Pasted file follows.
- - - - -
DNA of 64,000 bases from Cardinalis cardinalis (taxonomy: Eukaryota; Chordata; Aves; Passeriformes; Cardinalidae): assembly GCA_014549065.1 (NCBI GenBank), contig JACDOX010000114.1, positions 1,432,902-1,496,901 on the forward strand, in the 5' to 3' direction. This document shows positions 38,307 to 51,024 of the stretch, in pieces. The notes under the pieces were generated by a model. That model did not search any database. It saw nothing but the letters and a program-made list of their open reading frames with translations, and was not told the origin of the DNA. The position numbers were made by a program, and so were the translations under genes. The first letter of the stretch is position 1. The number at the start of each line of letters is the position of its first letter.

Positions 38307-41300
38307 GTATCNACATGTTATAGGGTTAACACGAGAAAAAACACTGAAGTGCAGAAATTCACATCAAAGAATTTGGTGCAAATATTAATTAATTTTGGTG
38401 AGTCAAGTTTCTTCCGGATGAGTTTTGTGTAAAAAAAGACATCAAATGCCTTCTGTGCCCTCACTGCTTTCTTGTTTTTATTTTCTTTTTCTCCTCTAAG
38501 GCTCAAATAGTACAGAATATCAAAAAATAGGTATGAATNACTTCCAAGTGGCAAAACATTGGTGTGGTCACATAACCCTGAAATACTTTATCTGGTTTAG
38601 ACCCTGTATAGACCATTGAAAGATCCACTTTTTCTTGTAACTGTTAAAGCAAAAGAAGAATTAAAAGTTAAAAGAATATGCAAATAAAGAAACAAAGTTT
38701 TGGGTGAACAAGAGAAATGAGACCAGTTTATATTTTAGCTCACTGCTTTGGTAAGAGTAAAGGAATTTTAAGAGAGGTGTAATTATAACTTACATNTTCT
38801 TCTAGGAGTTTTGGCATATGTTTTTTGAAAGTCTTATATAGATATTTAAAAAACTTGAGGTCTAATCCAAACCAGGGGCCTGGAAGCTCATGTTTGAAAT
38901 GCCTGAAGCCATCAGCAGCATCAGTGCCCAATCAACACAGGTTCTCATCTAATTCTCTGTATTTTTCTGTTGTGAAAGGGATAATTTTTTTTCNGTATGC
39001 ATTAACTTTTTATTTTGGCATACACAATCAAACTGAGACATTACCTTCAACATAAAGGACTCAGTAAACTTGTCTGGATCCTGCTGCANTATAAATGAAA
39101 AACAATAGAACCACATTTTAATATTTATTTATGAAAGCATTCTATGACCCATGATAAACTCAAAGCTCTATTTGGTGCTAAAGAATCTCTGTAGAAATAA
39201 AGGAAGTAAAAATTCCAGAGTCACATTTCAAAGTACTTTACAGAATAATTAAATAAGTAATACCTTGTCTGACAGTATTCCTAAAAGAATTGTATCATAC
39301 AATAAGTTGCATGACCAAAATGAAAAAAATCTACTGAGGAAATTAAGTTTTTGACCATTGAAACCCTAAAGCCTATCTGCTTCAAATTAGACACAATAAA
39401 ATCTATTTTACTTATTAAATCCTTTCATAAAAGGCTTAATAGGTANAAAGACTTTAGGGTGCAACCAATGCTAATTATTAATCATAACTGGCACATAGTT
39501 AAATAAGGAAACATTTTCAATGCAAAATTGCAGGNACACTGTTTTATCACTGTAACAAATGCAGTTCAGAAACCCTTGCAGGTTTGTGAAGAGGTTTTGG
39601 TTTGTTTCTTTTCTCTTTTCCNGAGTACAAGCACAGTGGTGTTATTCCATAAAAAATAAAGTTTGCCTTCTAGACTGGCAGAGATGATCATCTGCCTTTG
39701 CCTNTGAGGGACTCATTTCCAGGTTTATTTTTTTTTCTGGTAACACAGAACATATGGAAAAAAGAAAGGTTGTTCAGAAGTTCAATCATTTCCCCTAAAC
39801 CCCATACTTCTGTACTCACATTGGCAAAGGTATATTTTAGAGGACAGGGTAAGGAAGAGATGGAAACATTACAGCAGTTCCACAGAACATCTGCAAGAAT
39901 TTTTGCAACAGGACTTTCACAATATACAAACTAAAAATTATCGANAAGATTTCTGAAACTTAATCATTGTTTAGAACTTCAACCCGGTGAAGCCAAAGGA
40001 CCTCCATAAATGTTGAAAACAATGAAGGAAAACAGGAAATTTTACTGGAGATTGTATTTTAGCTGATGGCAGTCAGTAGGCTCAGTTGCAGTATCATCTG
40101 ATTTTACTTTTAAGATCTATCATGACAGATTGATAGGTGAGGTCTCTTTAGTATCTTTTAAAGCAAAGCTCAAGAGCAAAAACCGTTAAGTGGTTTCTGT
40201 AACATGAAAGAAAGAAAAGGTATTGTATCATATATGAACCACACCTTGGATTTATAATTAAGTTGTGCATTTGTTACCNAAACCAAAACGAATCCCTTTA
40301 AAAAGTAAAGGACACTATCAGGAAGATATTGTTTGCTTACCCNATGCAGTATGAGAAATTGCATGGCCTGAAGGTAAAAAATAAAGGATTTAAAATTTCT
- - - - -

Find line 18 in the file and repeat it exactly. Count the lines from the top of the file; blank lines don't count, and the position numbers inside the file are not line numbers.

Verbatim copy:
39801 CCCATACTTCTGTACTCACATTGGCAAAGGTATATTTTAGAGGACAGGGTAAGGAAGAGATGGAAACATTACAGCAGTTCCACAGAACATCTGCAAGAAT